Publicis Consultants, the public relations division of Publicis to which Winner & Associates belongs, counts several French government ministries and the European Commission among its regular clients. Indeed, as Rusty Shackleford notes, Ethan Winner’s bio page on an English-language Publicis Consultants website states that Winner is “presently heading an international team in creating a Europe-wide crisis and communications campaign to promote the European Union.” It must be said that it is rather implausible that Ethan Winner from far off Los Angeles would be attributed such a responsibility. After all, among his European colleagues, there are surely to be found numerous persons who are better situated and better qualified to perform the task. Take, for instance, Philippe Le Corre, who from 2004 to 2007 served as the international and public affairs adviser to Michèle Alliot-Marie, the former French minster of defense (and current French minister of the interior). This raises the question of just what exactly Winner in fact does for Publicis on the European front. His bio goes on to note incongruously, but more plausibly, that in the United States “he is leading efforts to promote gaming and thoroughbred racing in numerous statewide campaigns in order to counter the attendance crisis that is plaguing the industry.”
Publicis Consultants is presently handling communications for the “European Cultural Season” (French link) in connection with the French EU Presidency and on behalf of the French Ministry of Foreign Affairs and the Ministry of Culture. The advertising division of Publicis, moreover, recently won a major contract to promote the “international image” (French link) of the Franco-German armaments and aeronautics firm EADS. Publicis previously won a major contract to promote EADS’ Airbus 380 “superjumbo” jet. As I have discussed in detail on PJ Media here, the French state is one of the principal shareholders in EADS. As so happens, Publicis CEO Maurice Lévy recently served on a high profile commission tasked by French President Nicolas Sarkozy with preparing a “white book” on the priorities of French foreign policy.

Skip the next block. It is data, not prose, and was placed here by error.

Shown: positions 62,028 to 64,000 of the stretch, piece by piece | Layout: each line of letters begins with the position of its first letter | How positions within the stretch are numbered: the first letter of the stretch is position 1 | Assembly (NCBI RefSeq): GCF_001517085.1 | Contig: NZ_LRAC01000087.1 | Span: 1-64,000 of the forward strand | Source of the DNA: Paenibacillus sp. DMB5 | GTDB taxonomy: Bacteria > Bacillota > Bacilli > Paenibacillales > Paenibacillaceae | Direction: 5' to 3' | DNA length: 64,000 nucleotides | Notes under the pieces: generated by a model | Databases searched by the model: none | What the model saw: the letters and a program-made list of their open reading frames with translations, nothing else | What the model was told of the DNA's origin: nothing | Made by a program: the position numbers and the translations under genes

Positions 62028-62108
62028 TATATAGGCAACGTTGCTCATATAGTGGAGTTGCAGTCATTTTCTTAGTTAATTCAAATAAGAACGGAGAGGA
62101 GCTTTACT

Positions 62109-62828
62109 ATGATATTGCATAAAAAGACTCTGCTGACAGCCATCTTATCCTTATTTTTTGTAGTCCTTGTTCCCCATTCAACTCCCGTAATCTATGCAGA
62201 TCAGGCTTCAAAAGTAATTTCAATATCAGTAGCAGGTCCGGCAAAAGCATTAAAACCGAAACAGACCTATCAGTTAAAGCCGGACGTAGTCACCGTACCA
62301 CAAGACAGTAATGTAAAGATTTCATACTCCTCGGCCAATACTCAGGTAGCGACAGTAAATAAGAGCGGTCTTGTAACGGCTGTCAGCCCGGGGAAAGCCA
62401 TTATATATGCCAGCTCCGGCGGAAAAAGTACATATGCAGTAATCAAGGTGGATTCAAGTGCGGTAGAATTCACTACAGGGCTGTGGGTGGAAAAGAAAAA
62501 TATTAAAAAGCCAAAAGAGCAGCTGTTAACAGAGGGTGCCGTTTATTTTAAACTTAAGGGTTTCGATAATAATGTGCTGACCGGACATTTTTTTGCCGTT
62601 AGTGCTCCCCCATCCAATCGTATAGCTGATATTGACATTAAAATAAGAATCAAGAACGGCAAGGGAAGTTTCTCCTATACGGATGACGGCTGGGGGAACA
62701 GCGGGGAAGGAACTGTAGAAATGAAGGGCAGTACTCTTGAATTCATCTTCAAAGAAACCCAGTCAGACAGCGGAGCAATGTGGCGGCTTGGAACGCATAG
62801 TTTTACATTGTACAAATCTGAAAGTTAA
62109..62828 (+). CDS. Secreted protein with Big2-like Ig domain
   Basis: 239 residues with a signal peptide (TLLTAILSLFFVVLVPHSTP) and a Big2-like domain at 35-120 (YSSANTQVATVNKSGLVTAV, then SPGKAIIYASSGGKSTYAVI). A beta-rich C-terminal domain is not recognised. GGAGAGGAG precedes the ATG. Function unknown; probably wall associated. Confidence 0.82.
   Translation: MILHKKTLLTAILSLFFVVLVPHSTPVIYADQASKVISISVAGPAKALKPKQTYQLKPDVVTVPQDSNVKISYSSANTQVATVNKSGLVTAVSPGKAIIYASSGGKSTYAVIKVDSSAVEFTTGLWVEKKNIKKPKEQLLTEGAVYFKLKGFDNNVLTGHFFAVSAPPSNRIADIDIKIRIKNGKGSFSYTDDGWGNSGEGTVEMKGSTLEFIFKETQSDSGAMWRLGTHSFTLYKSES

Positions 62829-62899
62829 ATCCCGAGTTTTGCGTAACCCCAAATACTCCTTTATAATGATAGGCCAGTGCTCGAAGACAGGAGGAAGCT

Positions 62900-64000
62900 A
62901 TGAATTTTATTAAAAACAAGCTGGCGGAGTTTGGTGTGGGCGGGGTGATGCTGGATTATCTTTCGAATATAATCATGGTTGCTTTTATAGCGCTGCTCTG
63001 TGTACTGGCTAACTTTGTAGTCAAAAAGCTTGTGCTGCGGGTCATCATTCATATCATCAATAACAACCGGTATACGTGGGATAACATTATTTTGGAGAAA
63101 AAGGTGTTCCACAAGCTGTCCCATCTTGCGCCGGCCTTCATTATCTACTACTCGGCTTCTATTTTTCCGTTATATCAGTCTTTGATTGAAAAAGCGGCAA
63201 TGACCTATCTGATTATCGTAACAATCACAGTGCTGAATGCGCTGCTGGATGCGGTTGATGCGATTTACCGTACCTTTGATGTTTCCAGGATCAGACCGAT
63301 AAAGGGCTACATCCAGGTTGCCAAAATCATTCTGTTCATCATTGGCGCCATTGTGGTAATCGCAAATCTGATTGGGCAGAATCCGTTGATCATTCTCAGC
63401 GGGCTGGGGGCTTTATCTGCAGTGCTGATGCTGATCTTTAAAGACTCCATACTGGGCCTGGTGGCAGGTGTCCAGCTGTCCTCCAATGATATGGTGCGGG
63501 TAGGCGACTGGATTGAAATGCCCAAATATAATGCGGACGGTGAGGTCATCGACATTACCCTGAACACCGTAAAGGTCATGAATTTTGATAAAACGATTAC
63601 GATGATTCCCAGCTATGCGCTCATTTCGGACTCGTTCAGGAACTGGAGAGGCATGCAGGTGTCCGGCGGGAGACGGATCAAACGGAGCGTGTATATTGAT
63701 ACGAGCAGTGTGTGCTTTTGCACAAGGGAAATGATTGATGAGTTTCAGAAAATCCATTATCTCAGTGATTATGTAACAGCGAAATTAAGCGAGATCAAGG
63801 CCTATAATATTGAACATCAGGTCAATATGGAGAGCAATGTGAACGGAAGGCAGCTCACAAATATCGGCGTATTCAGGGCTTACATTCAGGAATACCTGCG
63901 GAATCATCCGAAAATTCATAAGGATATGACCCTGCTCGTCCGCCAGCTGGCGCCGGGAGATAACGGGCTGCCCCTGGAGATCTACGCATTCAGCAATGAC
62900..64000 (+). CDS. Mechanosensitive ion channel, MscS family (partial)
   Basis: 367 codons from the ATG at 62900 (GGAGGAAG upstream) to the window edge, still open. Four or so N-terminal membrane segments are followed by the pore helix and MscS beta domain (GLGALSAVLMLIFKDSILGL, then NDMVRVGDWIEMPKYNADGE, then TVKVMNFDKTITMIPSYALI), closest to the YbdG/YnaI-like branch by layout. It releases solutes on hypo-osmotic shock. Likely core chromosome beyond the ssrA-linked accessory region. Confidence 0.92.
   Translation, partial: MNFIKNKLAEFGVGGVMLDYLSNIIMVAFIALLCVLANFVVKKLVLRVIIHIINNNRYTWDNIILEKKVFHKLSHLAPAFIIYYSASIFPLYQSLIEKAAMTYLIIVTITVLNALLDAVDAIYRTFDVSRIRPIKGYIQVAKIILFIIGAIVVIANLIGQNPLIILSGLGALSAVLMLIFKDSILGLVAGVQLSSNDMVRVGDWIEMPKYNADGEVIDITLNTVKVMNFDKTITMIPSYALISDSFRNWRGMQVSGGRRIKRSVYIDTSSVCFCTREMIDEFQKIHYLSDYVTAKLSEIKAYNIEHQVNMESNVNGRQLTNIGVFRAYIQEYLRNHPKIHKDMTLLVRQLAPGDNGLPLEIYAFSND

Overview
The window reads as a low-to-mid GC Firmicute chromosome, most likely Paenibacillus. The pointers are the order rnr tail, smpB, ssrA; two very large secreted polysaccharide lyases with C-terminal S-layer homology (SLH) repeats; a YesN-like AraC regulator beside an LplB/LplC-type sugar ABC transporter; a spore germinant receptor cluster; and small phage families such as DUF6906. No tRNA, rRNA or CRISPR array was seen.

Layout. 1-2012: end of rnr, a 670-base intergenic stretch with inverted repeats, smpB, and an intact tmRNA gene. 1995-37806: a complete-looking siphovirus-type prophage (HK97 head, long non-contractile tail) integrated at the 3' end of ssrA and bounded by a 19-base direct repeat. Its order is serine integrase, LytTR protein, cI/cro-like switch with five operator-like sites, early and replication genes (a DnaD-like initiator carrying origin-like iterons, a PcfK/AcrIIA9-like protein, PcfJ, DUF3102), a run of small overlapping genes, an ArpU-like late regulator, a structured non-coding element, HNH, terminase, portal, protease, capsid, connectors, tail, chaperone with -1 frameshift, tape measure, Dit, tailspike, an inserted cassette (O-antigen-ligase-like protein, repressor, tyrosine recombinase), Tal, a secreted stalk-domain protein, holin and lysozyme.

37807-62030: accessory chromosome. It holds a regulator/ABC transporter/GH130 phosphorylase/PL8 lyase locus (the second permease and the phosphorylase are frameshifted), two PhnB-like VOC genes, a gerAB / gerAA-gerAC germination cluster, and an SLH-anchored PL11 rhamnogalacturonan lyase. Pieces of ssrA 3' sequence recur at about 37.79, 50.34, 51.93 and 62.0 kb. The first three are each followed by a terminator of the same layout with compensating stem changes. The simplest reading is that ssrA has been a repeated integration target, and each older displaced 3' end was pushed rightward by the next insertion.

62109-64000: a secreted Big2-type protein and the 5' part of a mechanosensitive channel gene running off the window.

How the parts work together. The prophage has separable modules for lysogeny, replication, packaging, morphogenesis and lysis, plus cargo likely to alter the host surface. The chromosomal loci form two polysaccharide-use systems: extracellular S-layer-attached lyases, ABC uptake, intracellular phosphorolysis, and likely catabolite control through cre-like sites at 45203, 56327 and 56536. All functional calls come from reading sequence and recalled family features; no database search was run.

As Rusty Shackleford and others have pointed out, the notion that Ethan Winner and his cronies — all of them PR professionals — are just “concerned Americans” who attempted to make the Palin smear video “go viral” out of personal conviction is patently absurd. The obvious question, then, is for whom were Winner and his “associates” working? The most obvious answer is: the Obama campaign. Another and at least equally troubling possibility, however, is that they were working for one of Publicis’s high-powered European clients.
Defying diplomatic custom, European leaders have, after all, made no secret of their preference for Obama. As I discussed on World Politics Review here, Obama’s German-taxpayer subsidized appearance at the “Victory Column” in Berlin almost certainly amounted to an illegal in kind campaign contribution. And even a supposedly “pro-American” European leader like Sarkozy did not refrain from giving Obama his — indeed all of France’s! — tacit endorsement during the latter’s brief stopover in Paris. “If it’s him,” Sarkozy said slyly (French link), “France will be very happy, and if it’s not him, France will be a friend of the United States.”